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When it comes to getting a diagnosis, it is better late than never…

person sitting while using laptop computer and green stethoscope near

From my earliest childhood, I was aware there were medical issues which set me apart from my peer group. I suffered from asthma and infantile eczema in childhood, but largely grew out of them as I got older. They did lead to my missing primary school a lot, and not getting involved in sport, but I became a keen reader instead, which was to help me academically. However, as time went on it became clear that there were other issues …

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Widespread protests across China against Covid restrictions…

group of people standing in front of brown wooden table

I have never been to China, but whenever I read about it or watch any documentaries, I am always surprised by how subservient the people seem. The infamous social credit system sounds like a dystopian nightmare. The general bargain seems to be shut up and take in, and in return, we will give you material wealth. This has all worked the past decade or two, but cracks in the system have been materialising. There were the property protests last year, …

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Vaping: We’re being fooled again….

grayscale photography of smoking man

Normally coal-mine owners don’t advise on climate change and Mcdonald’s or Mars don’t advise on healthy eating so why all of a sudden is Big Tobacco advising on health? Big Tobacco, which produces a product that has killed countless millions over the last 100 years and will kill countless millions in the coming years, is now positioning itself as a business committed to our health and well-being. You really need to applaud the nerve. There are now more than three …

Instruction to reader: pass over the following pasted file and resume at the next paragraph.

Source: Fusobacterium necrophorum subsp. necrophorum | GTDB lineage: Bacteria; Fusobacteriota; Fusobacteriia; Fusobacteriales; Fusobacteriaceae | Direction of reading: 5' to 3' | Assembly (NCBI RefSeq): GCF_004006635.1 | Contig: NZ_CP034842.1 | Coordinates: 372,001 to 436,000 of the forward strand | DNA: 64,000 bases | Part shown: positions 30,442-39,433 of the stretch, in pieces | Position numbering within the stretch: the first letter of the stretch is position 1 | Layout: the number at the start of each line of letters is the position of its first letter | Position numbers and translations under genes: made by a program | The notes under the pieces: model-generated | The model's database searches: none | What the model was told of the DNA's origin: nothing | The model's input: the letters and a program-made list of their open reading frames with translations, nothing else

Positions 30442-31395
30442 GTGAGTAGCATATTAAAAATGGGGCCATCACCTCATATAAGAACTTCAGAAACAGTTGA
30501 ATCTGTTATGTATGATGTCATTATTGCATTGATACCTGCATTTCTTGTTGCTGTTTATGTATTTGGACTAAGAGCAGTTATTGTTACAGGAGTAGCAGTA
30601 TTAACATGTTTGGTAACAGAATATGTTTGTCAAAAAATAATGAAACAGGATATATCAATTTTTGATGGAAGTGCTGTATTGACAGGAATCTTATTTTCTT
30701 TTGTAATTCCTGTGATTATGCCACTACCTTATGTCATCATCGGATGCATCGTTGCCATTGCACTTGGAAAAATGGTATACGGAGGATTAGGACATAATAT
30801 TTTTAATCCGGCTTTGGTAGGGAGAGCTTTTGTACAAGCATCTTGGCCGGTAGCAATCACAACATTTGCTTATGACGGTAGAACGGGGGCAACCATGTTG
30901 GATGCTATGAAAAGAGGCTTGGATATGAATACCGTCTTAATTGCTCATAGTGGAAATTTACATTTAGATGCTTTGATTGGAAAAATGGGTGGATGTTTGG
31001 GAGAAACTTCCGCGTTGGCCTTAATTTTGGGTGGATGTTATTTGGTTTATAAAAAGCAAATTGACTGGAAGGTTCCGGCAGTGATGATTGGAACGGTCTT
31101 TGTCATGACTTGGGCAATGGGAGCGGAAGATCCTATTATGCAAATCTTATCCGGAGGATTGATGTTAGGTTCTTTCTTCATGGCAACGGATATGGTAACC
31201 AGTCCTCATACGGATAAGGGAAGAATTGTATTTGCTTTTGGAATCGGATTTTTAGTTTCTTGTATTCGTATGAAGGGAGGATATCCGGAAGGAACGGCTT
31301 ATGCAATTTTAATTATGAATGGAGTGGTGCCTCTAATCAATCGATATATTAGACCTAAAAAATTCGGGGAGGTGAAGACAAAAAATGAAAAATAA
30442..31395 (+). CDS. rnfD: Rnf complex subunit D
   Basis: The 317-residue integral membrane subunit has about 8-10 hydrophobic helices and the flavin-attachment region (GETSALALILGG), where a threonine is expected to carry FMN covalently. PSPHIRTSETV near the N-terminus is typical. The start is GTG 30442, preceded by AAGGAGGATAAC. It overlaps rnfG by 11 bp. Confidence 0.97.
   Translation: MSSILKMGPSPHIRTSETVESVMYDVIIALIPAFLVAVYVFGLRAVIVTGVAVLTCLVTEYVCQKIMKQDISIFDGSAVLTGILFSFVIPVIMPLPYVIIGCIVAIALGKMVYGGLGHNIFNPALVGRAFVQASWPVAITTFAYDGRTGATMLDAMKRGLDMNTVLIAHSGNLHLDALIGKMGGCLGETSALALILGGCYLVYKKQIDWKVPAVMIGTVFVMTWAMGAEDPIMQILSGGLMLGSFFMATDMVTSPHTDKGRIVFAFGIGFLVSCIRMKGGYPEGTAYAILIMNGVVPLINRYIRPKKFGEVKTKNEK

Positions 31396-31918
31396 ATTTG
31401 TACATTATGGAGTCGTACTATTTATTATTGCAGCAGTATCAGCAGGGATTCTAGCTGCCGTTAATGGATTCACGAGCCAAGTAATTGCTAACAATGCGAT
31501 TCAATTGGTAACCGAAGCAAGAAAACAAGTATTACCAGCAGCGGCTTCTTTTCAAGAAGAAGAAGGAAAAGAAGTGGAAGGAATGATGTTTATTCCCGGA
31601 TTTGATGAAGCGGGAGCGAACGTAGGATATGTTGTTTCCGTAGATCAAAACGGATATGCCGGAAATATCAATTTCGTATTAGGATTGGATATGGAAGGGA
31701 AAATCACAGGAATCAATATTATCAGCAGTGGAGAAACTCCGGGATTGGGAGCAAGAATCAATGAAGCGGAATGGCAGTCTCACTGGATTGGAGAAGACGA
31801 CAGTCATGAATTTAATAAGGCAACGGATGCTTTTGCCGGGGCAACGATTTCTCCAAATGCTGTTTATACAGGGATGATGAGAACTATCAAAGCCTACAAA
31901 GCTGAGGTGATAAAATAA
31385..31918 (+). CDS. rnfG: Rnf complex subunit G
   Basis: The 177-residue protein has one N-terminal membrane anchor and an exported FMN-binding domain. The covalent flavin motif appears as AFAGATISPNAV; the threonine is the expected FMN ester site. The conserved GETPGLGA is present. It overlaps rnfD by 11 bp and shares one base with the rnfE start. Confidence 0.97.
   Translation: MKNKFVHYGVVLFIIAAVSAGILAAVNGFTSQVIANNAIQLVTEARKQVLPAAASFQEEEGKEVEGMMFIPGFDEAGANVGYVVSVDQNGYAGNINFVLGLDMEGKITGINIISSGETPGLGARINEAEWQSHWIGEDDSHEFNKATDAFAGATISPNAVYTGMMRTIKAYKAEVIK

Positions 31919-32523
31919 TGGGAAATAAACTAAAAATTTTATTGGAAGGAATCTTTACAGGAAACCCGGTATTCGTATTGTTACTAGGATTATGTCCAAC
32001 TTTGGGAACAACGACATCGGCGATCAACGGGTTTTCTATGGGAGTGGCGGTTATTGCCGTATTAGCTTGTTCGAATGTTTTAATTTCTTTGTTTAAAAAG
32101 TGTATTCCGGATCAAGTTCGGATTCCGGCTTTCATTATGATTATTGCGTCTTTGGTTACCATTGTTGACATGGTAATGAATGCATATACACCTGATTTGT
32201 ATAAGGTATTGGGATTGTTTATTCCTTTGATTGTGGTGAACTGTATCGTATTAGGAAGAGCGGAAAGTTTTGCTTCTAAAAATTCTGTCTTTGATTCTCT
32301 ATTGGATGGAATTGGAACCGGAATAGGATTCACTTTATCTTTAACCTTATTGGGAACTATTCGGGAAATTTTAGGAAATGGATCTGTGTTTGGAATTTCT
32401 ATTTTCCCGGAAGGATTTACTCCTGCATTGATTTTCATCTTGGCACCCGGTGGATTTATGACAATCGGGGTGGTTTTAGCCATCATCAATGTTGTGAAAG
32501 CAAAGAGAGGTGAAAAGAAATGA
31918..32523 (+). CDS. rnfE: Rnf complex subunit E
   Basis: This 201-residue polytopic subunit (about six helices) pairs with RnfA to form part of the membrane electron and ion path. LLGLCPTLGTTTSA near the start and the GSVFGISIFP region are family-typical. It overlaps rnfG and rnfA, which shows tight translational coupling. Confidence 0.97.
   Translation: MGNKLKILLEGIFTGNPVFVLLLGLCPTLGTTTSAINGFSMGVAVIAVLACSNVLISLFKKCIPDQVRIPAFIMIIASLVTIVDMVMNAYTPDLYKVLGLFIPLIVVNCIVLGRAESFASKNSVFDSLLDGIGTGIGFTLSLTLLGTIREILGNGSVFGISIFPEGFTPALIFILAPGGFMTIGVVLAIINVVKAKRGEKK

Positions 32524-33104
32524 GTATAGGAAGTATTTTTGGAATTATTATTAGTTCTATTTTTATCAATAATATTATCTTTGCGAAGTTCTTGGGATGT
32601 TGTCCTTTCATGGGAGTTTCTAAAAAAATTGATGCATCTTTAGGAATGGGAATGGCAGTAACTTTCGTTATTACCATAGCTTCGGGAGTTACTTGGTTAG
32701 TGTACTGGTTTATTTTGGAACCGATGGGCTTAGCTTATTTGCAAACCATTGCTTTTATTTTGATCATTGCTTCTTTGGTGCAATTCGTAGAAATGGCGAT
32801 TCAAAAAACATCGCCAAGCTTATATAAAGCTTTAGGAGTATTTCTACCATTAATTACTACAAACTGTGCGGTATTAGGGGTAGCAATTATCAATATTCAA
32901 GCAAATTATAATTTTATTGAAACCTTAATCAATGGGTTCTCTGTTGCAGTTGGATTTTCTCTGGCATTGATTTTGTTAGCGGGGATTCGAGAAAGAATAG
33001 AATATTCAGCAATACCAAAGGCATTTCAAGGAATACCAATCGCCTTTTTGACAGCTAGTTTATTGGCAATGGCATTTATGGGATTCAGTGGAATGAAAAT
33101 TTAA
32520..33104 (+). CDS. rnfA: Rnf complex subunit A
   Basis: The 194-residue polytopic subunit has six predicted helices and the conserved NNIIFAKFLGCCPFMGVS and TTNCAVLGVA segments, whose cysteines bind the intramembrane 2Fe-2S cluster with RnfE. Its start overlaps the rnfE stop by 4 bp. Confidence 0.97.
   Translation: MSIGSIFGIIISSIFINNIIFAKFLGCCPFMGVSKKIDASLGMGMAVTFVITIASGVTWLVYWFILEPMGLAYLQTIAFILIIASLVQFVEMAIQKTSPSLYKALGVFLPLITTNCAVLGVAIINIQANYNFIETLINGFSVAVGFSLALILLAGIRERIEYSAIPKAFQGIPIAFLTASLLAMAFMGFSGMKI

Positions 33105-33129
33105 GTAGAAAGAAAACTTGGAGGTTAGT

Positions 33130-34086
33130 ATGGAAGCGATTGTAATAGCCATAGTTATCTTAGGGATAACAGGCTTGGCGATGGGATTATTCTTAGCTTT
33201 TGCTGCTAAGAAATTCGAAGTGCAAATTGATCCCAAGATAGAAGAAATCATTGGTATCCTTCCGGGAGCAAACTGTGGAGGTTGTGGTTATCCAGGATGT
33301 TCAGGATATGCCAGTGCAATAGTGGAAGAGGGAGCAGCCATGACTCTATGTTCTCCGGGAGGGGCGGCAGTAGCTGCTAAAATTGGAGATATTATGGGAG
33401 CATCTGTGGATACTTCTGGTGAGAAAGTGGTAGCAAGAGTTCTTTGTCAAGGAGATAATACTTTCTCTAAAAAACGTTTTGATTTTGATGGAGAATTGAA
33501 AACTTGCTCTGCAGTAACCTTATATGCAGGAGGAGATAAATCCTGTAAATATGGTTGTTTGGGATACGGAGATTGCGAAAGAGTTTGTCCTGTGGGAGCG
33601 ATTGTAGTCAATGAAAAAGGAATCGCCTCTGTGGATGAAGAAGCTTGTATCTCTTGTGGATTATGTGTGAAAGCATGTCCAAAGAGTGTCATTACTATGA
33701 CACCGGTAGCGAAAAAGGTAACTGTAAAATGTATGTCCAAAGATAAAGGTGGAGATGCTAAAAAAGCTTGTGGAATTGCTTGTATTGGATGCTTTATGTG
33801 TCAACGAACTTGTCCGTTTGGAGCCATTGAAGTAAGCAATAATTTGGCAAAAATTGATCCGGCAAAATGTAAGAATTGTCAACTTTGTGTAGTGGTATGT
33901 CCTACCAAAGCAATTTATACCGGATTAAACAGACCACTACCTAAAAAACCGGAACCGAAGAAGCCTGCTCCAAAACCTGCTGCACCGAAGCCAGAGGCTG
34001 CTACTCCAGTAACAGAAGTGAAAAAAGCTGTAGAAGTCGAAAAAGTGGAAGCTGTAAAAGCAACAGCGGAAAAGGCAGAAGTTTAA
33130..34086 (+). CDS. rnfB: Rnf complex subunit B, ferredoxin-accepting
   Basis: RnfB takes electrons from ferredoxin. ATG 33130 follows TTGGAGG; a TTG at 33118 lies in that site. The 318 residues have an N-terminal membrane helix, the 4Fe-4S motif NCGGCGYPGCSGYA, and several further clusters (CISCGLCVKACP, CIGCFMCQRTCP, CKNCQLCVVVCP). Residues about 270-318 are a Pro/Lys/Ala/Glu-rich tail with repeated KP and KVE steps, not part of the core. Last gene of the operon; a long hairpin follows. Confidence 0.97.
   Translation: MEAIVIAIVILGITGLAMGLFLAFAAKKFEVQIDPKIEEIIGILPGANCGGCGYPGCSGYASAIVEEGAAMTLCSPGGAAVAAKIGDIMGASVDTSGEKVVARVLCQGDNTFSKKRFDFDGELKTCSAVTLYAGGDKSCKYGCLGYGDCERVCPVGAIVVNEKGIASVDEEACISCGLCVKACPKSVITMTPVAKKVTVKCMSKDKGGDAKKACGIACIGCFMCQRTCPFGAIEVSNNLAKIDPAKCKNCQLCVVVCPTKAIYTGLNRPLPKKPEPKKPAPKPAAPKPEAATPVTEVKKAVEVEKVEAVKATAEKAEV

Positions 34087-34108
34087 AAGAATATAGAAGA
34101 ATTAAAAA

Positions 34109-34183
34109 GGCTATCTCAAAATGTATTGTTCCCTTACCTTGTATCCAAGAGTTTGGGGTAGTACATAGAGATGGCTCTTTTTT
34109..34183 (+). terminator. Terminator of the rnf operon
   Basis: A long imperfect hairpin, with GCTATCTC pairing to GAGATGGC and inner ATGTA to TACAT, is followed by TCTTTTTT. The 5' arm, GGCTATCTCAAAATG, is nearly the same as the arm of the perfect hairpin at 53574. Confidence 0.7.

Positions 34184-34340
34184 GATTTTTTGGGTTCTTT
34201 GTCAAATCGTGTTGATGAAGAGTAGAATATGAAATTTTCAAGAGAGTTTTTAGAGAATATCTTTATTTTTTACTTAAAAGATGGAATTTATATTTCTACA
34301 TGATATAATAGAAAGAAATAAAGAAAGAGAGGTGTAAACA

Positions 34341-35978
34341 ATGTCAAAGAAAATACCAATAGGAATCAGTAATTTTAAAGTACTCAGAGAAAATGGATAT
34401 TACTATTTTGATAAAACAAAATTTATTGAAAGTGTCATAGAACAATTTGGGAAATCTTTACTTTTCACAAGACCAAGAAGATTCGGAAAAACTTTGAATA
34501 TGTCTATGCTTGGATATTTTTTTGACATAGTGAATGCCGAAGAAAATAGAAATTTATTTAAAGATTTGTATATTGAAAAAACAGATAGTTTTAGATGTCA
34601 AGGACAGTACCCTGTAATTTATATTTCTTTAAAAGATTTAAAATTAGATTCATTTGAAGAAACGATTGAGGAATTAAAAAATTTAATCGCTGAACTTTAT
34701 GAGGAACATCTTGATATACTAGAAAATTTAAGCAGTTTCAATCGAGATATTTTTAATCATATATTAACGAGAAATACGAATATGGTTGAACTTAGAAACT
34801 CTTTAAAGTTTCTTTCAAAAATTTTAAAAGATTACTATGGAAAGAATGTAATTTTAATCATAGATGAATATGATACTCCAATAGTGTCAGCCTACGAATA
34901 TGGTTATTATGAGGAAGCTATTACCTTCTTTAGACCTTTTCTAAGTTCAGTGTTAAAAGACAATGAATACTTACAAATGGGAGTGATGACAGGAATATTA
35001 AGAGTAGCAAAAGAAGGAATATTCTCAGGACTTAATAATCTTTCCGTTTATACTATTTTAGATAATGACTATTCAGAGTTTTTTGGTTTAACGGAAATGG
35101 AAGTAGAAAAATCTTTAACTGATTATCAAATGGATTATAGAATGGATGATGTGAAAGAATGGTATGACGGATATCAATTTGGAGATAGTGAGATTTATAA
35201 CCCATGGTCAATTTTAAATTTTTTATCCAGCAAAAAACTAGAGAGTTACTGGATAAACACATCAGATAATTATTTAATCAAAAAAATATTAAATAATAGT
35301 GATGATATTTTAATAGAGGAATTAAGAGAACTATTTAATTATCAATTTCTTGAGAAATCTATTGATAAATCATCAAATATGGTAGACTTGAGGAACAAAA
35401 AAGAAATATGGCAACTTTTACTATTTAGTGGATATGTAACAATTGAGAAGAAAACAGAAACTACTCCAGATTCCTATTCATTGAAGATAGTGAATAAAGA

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Why are we so apathetic about our collapsing Health Service?

Another week, another crisis in our Health Service. This time Antrim A&E had to close its doors over the weekend due to unprecedented demand. The core issue seems to be bed blocking. They can discharge patients, but there is nowhere for them to go as they are waiting on care packages or need to go into a care home to convalesce. It is a bit like a hotel, they can’t take more guests until the current ones leave. But there …

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Review of ‘Beauty through Broken Windows’ on the World Day of the Poor

Today is the ‘World Day of the Poor’, observed in the Catholic Church since 2017 when it was established by Pope Francis. It’s a day to remind Christians of their obligations to follow Christ’s example to pursue justice for the poor. A new book, Beauty through Broken Windows: Empowering Edmund Rice’s Vision Today, edited by Aidan Donaldson and Denis Gleeson, is an excellent resource for learning more about how Christians around the world are living out such a vision. The …

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Good Science, Bad Science. The ups and downs of ivermectin…

multicolored stairs handrail

I first came face-to-face with Bill Campbell where he stood outside the old stone fish house at the top of the Mall in Ramelton. As he was a newcomer to the Lennon river bank I stopped to ask who Bill was and why he was there. To my shame, I had never heard of him. Since his 2015 Nobel Prize for medicine this 92-year-old son of Co. Donegal has become an international celebrity; the man who discovered ivermectin the drug …

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Join us for A Slugger Cafe Conversation on the crisis in the GP service. 2:30pm Sat 5th Nov…

Can’t get through to your GP? Then when you get through, the next appointment is weeks away? How can we improve the GP service for doctors and patients? Join us as we take a deep dive into the current crisis in the GP service. We will be joined by Belfast GP Dr Michael McKenna and by an expert in health economics, Professor Ciaran O’Neill from QUB. Brian O’Neill from Slugger will be chairing the event with assistance from expert facilitator …